Boots WebMD Partners in Health
Return To Boots

Bowel cancer health centre

Select a topic to explore more.
Select An Article

Bowel cancer screening

The NHS offers bowel cancer screening to all older adults, and says these checks help to reduce bowel cancer deaths by 15%.

There are 2 types of bowel cancer screening:

Faecal occult blood testing (FOB). This test is usually done every 2 years and looks for hidden (occult) blood in your poo. You do the test yourself at home using a kit sent to you through the post. Faecal occult blood can be a sign of a problem in your digestive system, such as growths, polyps or cancer. If microscopic amounts of blood are detected, it is important to determine the source of bleeding so that the problem can be correctly diagnosed and treated.

Bowel scope screening. A newer routine one-off test being introduced in England where a flexible tubular device is inserted through the rectum to examine the lower part of the bowel. Small growths can be removed during this procedure.

In England and Wales, faecal occult blood (FOB) test is offered between 60-74. Bowel scope screening is offered at 55 at some centres.

In Scotland, FOB screening is offered from 50-74.

In Northern Ireland, FOB bowel screening is from 60-74.

Older people can also request a test kit. Screening tests are also available privately at any age.

People can choose not to take part in screening, but doctors recommend everyone should have it.

What causes blood to appear in poo?

Blood may appear in poo for a number of reasons. For example:

  • Benign (non-cancerous) growths or polyps in the colon
  • Malignant (cancerous) growths or polyps in the colon
  • Haemorrhoids (piles)
  • Anal fissures (splits or cracks in the lining of the anal opening)Intestinal infections that cause inflammation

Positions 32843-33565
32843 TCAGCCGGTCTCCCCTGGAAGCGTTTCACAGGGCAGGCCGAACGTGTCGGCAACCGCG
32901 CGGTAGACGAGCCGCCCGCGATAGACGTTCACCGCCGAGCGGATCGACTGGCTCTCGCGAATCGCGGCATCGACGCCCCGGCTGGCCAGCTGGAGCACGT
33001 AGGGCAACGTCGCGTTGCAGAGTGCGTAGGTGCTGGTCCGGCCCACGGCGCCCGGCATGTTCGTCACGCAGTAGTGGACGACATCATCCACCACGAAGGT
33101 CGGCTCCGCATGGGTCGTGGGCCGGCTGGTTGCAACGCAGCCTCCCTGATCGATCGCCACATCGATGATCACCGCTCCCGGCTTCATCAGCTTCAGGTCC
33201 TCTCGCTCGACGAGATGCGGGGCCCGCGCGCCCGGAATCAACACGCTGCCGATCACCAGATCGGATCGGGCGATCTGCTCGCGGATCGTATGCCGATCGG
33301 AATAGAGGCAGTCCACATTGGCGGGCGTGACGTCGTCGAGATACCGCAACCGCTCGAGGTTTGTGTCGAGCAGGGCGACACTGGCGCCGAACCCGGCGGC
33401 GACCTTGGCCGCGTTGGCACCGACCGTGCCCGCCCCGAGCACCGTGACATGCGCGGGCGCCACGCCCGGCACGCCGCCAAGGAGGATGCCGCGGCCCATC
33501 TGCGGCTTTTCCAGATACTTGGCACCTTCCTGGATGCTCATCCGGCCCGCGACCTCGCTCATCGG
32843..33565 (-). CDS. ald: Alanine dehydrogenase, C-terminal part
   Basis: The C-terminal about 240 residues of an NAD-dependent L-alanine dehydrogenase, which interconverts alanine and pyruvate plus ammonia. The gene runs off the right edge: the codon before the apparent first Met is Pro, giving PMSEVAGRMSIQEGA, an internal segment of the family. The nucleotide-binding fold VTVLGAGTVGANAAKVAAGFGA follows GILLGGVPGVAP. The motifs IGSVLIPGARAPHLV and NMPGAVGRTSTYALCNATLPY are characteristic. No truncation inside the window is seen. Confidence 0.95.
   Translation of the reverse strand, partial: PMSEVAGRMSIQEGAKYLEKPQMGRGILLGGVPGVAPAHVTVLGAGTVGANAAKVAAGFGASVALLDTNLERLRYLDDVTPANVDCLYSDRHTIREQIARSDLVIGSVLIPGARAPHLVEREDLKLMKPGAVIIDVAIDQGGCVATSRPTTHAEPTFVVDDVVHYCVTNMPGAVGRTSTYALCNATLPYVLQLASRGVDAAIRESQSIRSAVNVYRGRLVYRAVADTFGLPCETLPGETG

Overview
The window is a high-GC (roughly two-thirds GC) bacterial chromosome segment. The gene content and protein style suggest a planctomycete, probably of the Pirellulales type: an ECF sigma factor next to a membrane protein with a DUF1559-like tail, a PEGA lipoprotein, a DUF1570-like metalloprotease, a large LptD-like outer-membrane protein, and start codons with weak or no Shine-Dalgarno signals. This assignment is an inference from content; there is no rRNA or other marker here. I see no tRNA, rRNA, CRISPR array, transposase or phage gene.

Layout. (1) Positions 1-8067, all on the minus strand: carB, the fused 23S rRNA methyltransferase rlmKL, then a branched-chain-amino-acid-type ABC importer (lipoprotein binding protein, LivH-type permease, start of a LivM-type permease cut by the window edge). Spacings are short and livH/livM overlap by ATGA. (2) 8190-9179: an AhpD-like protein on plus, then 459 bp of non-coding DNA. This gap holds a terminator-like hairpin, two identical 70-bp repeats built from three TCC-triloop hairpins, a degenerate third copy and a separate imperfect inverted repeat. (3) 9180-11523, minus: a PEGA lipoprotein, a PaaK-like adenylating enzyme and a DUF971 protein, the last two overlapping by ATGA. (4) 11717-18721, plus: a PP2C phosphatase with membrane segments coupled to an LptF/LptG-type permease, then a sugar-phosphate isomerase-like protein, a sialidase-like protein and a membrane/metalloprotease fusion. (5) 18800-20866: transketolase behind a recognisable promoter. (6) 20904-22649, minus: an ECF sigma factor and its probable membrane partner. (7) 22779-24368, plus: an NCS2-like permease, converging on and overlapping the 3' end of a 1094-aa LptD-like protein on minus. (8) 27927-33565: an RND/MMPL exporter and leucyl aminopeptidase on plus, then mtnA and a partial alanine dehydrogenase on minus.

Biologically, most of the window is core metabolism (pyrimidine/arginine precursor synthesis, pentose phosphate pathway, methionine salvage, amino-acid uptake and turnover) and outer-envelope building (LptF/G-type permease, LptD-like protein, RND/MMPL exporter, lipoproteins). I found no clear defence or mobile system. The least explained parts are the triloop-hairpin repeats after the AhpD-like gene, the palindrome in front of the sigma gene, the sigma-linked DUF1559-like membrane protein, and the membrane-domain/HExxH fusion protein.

• Ulcers
  • Ulcerative colitis
  • Crohn's disease
  • Diverticular disease, caused by bulging (outpouching) of the colon wall
  • Abnormalities of the blood vessels in the large intestine.


Gastrointestinal bleeding may be microscopic (occult blood), or may be easily seen as red blood, or black tar-like bowel movements called melaena.

What does the faecal occult blood test involve?

When you reach the relevant age, you will automatically be sent a faecal occult blood test to carry out at home. The test involves smearing small samples from bowel motions (stools) onto the card provided. You then seal the samples in the special prepaid envelope and send it off by post. The screening centre sends the kits to a laboratory to be checked for hidden blood in the stools. You will be sent a test kit to carry out the test every two years.

You’ll receive a letter giving you the result. If the result is unclear, you'll be asked to complete another test and, if this is abnormal, you'll be invited for further investigation. This may involve a colonoscopy where a thin tube with a camera on the end is passed through your rectum into your bowel so that doctors can look at the lining of your bowel.

You should avoid eating a lot of red meat, or foods such as beetroot, turnips, or horseradish, in the three days before you take the stool samples as these can cause a false positive result.

It’s best not to take the samples if you have:

Next Article:

WebMD Medical Reference

Medically Reviewed by Dr Rob Hicks on September 08, 2016

Popular slideshows & tools on BootsWebMD

mature woman
Go for the glow!
avacado on whole wheat crackers
Plenty of healthy options
bowl of soup
Small changes that lead to weight loss
baby eating from spoon
What to feed your baby in the first year
cold sore
How to cope with cold sores
womans eye
See what eye conditions look like
toddler doodling
What to expect in your child's second year
bain illustration
Best foods for your brain
bucket with cleaning supplies in it
Cleaning for a healthy home
mother and child
Could your baby be allergic to milk?
cute baby
Simple tips to keep baby's skin healthy